Local journalism is in crisis.
According to a 2020 report by the Poynter Institute, nearly a quarter of all American newspapers have shuttered since 2004. That's over 2,000 local news outlets gone and tens of thousands of journalists who lost their jobs.
Meanwhile, hedge funds have been buying up newspaper chains and turning them into shells of their former selves.
This decline has only accelerated during the COVID-19 pandemic, and today, many mid-size cities don't have a dedicated independent news organization.
So how do we save local journalism? And why does it even matter in the first place?
“These are our communities at stake, and so it’s not just kind of an academic question for me. This is really about our families and our neighbors,” said S. Mitra Kalita, CEO and co-founder of URL Media, a network of Black- and Brown-owned media organizations.
Without local news, the misinformation and propaganda threatening our democracy can proliferate more easily.
“There are incredibly nefarious forces that are pervading … my family’s phones … pretty much at every moment,” Kalita said.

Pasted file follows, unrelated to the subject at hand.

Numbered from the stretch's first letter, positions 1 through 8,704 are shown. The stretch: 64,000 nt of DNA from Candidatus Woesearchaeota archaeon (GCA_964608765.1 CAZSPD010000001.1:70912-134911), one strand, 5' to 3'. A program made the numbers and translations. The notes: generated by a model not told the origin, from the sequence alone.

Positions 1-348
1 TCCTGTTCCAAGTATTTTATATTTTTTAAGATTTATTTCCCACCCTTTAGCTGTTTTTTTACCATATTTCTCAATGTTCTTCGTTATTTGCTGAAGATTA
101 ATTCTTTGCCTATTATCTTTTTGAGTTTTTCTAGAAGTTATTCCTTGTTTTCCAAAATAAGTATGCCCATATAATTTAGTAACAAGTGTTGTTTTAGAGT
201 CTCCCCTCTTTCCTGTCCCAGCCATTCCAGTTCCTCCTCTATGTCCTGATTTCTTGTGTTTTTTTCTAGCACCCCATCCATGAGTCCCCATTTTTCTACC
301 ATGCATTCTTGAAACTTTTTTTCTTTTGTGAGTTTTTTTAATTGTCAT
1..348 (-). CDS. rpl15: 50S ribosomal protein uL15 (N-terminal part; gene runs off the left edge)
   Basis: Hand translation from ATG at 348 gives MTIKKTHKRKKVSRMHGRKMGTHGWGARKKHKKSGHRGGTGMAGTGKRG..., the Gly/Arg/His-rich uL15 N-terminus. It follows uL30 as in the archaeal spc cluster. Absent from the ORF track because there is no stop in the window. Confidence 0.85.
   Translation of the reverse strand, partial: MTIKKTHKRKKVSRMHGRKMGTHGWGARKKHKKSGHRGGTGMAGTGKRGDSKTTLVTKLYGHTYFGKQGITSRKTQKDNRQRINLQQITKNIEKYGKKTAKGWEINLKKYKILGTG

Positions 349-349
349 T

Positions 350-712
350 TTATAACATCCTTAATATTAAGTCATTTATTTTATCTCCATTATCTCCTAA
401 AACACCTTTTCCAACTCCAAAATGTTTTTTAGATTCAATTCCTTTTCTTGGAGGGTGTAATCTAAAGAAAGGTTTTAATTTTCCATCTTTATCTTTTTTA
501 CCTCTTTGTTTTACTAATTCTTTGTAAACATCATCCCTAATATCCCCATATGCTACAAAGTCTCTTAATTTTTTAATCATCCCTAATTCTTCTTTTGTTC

Kalita and Stewart Vanderwilt, president and CEO of Colorado Public Radio, joined Vivian Schiller, the executive director of Aspen Digital and former CEO of NPR, for a conversation about the future of local news at the Aspen Ideas Festival in June.
Kalita and Vanderwilt emphasized that this future must be about serving communities if local news is to survive.
Vanderwilt outlined a model of “radical cooperation” in which local news outlets hyper-focus their resources on covering the key issues in their community, then build out the rest of their content with cooperative partners.
Kalita’s URL Media fits into a similar model: “My hope that I’ve kind of staked my future on is a network model where we all get to be ourselves but band together.”
You can hear the full conversation on this topic from the Aspen Ideas Festival with the YouTube video above. Don’t see the video? Click here.
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